Principal Sheldon Wiens told The Monroe Evening News
for a report Wednesday. "But there's not been hysteria."
One boy was suspended for 10 days and the other for five
days, officials said. On Tuesday, Monroe County Sheriff's
Deputy Tod O'Lone handed in his report to the Monroe
County prosecutor's office for possible criminal charges.
The players were sickened on Oct. 12 during practice.
The boys, who were on the team at the time, allegedly tore
open the plastic on a product called "Instant Cold Packs"
The packs are filled with ammonia nitrate and water and
are used commonly by athletes to help ease aches and pains.
O'Lone said one boy broke open one of the packs and
spiked the team's water bottles with the ammonium nitrate
while the other boy acted as a lookout. Teammates then
unknowingly drank the poisoned water. Some spit it out
right away, saying that it tasted funny. Others didn't notice,
Hours later, the boys who drank the water became sick.
Symptoms included headache, burning throat and vomiting.
AUCKLAND, New Zealand (AP)
- Dennis Conner, sailing in his
eighth America's Cup, won both of
his races today on the third day of the
America's Cup challenger series.
San Francisco's America True also
had a notable victory after an intense
tacking duel with Hawaii's
Killer whales frolicked in
Auckland's inner harbor as northerly
wind on the two challenger courses
further out on Hauraki Gulf
increased from 10 knots in the morn-
ing to more than 20 in the afternoon,
the most consistent breeze in the
competition so far.
In the morning races, Prada
defeated the Spanish challenge by
1:02; Stars and Stripes defeated
Nippon by 1:14; Young America
defeated Le Defi Francais by 2:04;
America True defeated Abracadabra
by 26 seconds; and Young Australia
defeated Fast 2000 by 12 seconds.
In the afternoon, AmericaOne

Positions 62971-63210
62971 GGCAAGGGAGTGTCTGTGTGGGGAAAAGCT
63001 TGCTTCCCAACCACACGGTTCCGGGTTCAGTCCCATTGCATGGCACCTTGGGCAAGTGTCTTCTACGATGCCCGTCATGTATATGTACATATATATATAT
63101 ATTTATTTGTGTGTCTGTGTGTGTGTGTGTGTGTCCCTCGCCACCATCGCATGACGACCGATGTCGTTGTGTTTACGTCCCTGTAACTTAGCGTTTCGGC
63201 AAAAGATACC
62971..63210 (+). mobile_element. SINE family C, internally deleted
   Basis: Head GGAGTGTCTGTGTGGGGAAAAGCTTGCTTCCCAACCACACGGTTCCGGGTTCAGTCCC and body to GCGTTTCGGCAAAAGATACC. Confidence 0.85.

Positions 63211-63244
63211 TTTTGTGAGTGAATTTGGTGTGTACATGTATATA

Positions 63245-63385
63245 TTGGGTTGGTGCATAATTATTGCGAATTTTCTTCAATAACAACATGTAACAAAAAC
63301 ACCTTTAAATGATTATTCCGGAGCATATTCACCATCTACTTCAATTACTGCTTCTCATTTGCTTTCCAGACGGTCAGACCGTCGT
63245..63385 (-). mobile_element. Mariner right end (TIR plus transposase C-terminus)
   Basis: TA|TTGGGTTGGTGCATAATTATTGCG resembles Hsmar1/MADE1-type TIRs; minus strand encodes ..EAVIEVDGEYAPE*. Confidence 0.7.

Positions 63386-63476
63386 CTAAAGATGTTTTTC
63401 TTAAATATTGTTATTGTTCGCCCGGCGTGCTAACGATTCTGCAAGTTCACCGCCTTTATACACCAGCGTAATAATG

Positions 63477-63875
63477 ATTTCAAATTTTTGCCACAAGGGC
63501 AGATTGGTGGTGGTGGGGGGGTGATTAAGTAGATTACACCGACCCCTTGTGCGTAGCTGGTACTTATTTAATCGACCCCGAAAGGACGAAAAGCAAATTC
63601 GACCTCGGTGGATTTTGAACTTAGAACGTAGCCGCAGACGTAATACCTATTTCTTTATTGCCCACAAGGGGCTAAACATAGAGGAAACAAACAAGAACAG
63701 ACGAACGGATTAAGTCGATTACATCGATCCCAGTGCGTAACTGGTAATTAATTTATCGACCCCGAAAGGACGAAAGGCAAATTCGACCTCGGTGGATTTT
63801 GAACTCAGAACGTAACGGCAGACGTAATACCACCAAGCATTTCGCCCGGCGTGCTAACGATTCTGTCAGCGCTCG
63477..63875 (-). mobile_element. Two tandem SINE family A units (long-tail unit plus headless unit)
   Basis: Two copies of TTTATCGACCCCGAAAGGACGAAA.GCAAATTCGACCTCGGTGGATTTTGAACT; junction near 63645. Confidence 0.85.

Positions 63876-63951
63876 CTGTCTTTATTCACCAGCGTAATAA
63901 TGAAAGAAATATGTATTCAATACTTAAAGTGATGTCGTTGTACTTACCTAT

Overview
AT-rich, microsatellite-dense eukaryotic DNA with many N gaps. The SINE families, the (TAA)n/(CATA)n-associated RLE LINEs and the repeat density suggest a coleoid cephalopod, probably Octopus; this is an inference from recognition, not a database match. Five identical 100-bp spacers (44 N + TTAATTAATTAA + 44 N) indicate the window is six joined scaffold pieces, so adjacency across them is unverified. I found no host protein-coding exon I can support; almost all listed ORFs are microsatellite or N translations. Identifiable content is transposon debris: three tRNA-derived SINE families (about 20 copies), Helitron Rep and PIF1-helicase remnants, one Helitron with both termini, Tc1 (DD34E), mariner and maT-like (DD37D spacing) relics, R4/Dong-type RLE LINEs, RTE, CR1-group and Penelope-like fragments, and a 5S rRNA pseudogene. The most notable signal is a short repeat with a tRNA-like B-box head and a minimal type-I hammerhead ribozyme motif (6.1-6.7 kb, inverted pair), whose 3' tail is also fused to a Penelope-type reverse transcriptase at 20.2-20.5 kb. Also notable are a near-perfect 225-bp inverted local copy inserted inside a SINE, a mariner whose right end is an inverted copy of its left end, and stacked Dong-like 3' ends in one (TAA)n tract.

defeated Le Defi Francais by 1:26;
Nippon defeated Young Australia by
1:52; the Spanish challenge defeated
Abracadabra by 43 seconds Prada
defeated America True by 1:25; and
Stars and Stripes defeated Fast 2000
by 40 seconds.
In a morning of tight racing for all
but the top favorites, America True,
with the only woman skipper of the
competition in Dawn Riley, aiil
Abracadabra 2000 tacked more thap
60 times on the second windward le
before the San Franciscans scripo
over the line for their second N ietO4
of the series.
Conner's Stars and Stripes, with
half the budget and half the num
of boats of his rival, led the S20 n
lion, two-boat Nippon team at ali
four marks in a close race intb
morning, crossing the line more thai
one minute ahead. The San Die
team then beat the struggling SwiA
syndicate in the afternoon.
Nippon had two penalties in its
race against Conner, and bowman
Toshiki Shibata was badly injured, in
the afternoon race when a clip o
spinnaker pole sprang open, send i
the heavy beam crashing down olsh.
"He was knocked unconscio4
straight away," skipper Pet'
(ilmour said "it appears he has
broken nose and lost several fe ,
possibly a broken jaw and, wer
hoping, no spinal injuries"
The Italian Prada team aitd
New York Yacht Club's You-
America again had easy sictori
while Australia, with the youngesA
team, smallest budget and oldest
boat, posted its first ictory of the
series, also over the Swiss.
Prada has six victories in as many
starts. Paul Cayard's AmericaOn4
and Ed Baird's Young America also
were perfect, each 5-for-5.
Stars and Stripes finished the day,
with 3 points, tying Abracada
behind the leaders.
In more than 700 races over fqur
months, the II challenger teams
score one point for each victory -iTi
the first of three round-robins, fur
points in the second and nine in the
The winner of a finals serie~s ajiJ
meet Team New Zealand in a best-of-
4 regatta starting in February 0
for sailing's most prized troph e